This book explores everyday walking in contemporary urban life. It brings together important theoretical and empirical insights to understand how the ‘walkability’ of urban spaces can be imagined, planned for, and experienced.
The book focuses on the everyday experiences of the urban walker, the bodily experiences of walking, and different walking research methods. It goes beyond the conventional focus on walkable places by delving into the ways in which urban space is consumed and produced through different ways of walking. Drawing on fieldwork in the UK and international secondary sources, the book examines how walking is socially and materially co-produced, focusing on pedestrian practices, infrastructures, and the social nature of walking. Chapters in the book offer key explorations of the cultural and social inclusions and exclusions of navigating the city on foot. The book considers transport planning and policy promoting pedestrian movement, pedestrian infrastructures, the politics of walking, and social interactions of urban pedestrians. The book offers vital analyses of how different but overlapping dimensions of walking and their relationship with urban space are often overlooked, and the importance of centring the lived experiences of walking in understandings of pedestrian practices.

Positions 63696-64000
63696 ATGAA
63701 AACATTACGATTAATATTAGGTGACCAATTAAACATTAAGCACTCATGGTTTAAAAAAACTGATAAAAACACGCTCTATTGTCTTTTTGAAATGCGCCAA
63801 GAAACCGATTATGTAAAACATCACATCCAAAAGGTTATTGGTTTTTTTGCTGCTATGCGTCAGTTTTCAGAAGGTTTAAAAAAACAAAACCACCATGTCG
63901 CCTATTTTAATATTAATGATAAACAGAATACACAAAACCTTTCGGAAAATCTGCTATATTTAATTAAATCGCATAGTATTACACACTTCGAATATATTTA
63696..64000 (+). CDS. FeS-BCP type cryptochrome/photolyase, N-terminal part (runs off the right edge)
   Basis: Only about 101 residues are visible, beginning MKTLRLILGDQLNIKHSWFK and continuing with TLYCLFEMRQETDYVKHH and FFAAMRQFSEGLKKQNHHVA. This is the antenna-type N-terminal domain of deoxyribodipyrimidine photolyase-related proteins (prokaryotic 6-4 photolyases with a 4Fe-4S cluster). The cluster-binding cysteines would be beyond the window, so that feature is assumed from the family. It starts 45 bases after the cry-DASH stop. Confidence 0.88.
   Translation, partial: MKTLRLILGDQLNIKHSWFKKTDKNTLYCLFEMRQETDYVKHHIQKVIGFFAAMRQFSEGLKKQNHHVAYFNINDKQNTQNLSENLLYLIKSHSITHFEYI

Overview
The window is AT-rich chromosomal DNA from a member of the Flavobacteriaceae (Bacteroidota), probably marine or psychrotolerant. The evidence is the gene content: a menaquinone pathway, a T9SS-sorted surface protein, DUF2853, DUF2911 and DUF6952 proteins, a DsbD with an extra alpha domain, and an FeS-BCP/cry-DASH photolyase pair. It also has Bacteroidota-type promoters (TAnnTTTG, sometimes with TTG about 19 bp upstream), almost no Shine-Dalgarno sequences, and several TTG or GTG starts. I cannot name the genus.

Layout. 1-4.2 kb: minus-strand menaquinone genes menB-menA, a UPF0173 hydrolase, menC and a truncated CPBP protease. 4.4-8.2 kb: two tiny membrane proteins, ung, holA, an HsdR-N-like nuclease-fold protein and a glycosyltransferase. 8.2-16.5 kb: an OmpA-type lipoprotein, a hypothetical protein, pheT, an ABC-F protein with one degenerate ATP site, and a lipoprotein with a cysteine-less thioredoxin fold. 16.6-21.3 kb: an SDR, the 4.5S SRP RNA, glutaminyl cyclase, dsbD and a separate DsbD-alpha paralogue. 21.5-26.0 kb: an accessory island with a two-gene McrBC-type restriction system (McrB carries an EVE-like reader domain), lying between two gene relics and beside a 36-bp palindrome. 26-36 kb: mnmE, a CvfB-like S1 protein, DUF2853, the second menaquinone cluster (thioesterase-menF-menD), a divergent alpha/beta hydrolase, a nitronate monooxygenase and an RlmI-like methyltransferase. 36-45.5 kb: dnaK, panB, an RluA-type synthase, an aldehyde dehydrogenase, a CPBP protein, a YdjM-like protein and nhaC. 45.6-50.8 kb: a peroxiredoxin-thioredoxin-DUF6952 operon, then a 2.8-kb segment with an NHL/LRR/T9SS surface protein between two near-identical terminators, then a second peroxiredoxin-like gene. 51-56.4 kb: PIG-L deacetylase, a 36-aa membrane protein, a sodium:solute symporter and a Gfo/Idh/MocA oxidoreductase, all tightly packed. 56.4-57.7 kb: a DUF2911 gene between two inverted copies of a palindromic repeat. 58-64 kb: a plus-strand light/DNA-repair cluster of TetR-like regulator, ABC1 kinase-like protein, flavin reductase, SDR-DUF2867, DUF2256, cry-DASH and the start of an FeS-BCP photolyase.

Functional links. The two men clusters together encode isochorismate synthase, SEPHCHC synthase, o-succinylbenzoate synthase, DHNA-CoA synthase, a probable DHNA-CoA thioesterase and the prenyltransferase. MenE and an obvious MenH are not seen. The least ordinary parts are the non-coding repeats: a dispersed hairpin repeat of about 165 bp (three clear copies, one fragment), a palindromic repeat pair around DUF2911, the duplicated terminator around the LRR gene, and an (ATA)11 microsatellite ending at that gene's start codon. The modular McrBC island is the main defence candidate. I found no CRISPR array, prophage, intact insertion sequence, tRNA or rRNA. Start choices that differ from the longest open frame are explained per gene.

This book provides a timely contribution to the field of mobilities due to a growing interest in urban walking. It will be of interest to students and scholars of urban studies, human geography, sociology, and public health.
Table of Contents
1. Introducing the ‘Walkable City’ 2. Pedestrian Infrastructures 3. Walking as Social Differentiation 4. Walking Rhythms and the Politics of Time 5. Pedestrian Politics of (Non) Encounters 6. Walking Bodies, Emotional Geographies, and Mobile Methods 7. Stepping Forwards: Some Concluding Thoughts
Jennie Middleton is Associate Professor in Human Geography in the Transport Studies Unit and the School of Geography and the Environment at the University of Oxford. She is a human geographer with interests in everyday mobilities, care in the city, and innovative methodologies for urban research.